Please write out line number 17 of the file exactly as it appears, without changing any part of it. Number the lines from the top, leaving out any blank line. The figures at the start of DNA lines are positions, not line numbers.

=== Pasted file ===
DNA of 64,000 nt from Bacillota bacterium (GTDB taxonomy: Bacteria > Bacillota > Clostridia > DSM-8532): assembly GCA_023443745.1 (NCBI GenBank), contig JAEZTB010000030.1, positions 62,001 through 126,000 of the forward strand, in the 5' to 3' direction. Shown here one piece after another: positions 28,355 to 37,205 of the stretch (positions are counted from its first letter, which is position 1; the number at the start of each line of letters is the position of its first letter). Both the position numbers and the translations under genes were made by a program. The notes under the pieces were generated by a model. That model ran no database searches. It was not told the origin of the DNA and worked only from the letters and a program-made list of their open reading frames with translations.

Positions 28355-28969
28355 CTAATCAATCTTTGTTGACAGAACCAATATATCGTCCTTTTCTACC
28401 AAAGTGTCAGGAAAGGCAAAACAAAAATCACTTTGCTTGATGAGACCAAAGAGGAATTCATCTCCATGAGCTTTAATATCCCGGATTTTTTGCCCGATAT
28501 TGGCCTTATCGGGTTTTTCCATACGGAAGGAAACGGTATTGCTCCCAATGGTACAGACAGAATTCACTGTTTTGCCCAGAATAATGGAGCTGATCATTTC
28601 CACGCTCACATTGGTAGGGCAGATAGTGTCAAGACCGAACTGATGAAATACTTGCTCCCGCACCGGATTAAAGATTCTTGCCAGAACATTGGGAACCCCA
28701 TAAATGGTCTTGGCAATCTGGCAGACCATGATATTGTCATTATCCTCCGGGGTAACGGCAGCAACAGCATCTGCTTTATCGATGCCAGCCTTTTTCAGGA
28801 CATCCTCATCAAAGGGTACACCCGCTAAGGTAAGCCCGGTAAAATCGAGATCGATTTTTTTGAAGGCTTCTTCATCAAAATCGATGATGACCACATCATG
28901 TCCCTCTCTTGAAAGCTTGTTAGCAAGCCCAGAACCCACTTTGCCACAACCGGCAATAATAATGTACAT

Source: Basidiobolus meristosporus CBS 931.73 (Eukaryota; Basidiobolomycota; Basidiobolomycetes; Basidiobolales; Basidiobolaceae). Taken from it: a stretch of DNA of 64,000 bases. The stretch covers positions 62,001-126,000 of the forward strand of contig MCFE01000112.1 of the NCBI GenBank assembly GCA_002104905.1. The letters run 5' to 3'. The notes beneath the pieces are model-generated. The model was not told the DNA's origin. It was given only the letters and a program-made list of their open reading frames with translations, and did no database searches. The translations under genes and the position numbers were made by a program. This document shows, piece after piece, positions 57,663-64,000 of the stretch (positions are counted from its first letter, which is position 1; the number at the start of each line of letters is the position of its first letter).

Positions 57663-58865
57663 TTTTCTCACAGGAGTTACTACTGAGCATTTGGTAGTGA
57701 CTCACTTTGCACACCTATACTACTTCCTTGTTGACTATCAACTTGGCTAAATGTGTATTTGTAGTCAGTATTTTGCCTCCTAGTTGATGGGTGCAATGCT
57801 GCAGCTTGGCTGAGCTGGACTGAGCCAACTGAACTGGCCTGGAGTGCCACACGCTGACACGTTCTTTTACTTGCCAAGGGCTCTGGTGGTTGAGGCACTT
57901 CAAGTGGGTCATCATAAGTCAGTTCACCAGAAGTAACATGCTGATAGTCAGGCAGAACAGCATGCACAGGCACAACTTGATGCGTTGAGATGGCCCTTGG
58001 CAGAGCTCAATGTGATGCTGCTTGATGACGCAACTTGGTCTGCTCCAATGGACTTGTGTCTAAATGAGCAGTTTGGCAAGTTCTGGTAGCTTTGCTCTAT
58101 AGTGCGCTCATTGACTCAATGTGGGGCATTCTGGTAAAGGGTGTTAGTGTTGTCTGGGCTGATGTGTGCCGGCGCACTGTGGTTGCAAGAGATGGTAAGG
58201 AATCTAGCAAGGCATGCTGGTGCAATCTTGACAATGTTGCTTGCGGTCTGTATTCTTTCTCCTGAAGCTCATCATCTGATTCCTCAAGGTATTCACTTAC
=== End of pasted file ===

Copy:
58101 AGTGCGCTCATTGACTCAATGTGGGGCATTCTGGTAAAGGGTGTTAGTGTTGTCTGGGCTGATGTGTGCCGGCGCACTGTGGTTGCAAGAGATGGTAAGG